I have seen the following question on one of the forums I follow
"I have studied up on the SOA approach and it all sounds good. But most articles stop at the theory.
say I sell things. I have a CustomerProfileService. The application
does CRUD through this service to a back end database. Its autonomous
I have anther service, InventoryItemProfileService.
Again, the application does CRUD through this service to a back end
database. It is autonomous from the CustomerProfileService. Not only
may it live on a different DB from the CustomerProfileService, it might
exist on a different platform.
Now lets get to the InvoiceService.
Lets say from the client side, I would guess that i would have a
CreateInvoice(custID,itemID ) method. The InvoiceService would then
call out to the CustomerProfileService for profile that meets the needs
of the invoice, then another call out to the
InventoryItemProfileService for the item descriptions and such.
is the question. It would seem like in the back end (the db) of the
InvoiceService there would be tables to support the customer info and
the item info from the invoice. Where prior to SOA, when everything
was in the same db, these requirements would be largely satisfied by
joins. Now a logical join across services just seems radically
expensive (everytime you touch the invoice). hence the need for the
customer and item tables local to the invoice service.
Does this sound right? Just how often does the InvoiceService have to go back to these other supporting services?"
I also got a comment with a similar theme on my Cross Service Transactions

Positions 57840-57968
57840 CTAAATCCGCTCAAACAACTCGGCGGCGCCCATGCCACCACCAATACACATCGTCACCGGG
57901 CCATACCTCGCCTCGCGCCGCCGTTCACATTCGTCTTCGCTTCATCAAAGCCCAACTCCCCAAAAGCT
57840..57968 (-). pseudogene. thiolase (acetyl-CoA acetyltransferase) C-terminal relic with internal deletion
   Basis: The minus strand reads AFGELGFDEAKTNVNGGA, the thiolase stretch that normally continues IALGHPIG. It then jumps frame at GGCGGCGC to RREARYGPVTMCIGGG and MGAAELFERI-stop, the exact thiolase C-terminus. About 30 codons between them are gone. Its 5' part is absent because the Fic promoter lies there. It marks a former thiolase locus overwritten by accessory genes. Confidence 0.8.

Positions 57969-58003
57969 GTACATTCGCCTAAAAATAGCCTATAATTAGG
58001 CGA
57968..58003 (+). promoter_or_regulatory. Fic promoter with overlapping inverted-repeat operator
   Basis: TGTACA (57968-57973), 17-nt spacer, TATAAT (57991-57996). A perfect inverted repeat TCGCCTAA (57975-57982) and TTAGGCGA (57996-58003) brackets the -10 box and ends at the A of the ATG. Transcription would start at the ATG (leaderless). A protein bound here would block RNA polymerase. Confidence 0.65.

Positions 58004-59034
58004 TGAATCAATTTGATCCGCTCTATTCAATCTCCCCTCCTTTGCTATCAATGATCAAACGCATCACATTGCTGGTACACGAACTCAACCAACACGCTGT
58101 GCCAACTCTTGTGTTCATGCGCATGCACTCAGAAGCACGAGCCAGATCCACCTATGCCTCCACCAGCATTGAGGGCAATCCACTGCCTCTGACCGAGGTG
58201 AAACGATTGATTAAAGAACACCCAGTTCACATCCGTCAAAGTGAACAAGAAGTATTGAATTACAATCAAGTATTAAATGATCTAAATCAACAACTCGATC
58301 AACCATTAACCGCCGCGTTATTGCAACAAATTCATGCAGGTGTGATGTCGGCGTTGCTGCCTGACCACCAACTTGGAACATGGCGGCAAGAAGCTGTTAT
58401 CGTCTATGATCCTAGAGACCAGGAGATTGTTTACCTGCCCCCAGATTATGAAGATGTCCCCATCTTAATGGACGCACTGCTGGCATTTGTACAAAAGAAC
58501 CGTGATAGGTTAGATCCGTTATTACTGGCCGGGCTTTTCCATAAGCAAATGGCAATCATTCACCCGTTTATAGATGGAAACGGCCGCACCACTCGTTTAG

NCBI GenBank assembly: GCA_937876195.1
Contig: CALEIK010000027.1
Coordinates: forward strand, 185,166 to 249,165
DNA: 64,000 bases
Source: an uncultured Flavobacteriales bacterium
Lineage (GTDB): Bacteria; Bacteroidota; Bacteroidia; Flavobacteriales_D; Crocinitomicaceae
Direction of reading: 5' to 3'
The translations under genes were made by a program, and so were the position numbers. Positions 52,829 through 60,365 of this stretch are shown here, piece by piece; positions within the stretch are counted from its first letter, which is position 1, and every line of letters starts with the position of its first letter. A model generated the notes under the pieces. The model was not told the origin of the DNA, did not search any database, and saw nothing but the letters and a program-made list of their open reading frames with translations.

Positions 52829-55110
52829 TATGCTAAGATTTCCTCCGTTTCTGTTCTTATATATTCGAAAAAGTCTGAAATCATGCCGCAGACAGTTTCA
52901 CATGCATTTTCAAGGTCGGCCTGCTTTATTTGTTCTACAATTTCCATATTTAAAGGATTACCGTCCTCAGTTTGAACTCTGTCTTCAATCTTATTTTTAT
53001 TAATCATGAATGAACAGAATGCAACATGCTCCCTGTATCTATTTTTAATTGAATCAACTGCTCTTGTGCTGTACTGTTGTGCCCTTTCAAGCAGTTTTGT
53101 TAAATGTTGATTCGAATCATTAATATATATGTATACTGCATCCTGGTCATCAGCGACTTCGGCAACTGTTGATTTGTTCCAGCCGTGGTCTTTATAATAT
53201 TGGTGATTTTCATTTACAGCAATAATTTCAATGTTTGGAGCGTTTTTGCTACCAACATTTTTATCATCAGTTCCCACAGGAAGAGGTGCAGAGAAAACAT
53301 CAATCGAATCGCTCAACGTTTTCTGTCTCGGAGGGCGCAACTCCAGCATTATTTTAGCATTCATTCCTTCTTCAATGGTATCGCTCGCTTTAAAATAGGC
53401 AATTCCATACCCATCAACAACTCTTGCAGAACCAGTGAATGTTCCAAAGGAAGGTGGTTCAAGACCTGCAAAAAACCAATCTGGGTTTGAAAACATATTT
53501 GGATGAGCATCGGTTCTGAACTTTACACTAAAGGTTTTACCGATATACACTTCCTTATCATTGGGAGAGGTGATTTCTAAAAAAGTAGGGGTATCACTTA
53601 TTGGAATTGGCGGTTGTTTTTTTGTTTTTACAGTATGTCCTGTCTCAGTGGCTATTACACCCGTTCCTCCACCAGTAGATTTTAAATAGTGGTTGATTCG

see a few problems with the way the services in the question are
modeled (like CRUDy interface) but in the end it all boils down to the
root cause -and the real problem: granularity of the services.
when "a service" is too small it doesn't make sense to separate its
tables from those of other services. it doesn't make sense to have
transactions that span only what's internal to the service. It doesn't
make sense to pay the price to make a service autonomous (like caching
reference data from other services). When the granularity is too small
you will often find that you need to make a loot of interactions with
other so called services. you are more likely to have CRUDy interfaces.
You are also more likely to have slow performing solution and suffer from low-availability.
services in a granularity mentioned above is, in my opinion, a
nightmare that would probably make you work very hard to maintain the
SOA principles in place - or the more likely option, that you would
circumvent the principles so that you can get something maintainable,
usable and performing (and flip the bozo bit on this all SOA thing)
what is the right granularity. Well, it is not a one-size-fits-all kind
of thing, but as a rule of thumb I would say anything just shy of a
sub-system and up. A service has to have enough meat so that it would
make sense having it autonomous; that the transactions would fit nicely
inside its boundaries; that it would be worthwile making it
highly-available; that you can pass a complete task/document to it and
it won't have to talk to a gazillion other services to complete
processing it; etc.
If your application's idea of invoices is a
2 tables one with a header and one with invoice details - then don't
make that a service. if invoicing is a sub-system with complex business
rules a lot of options and what-not - then it can be a good candidate
Think about it next time you design a service :)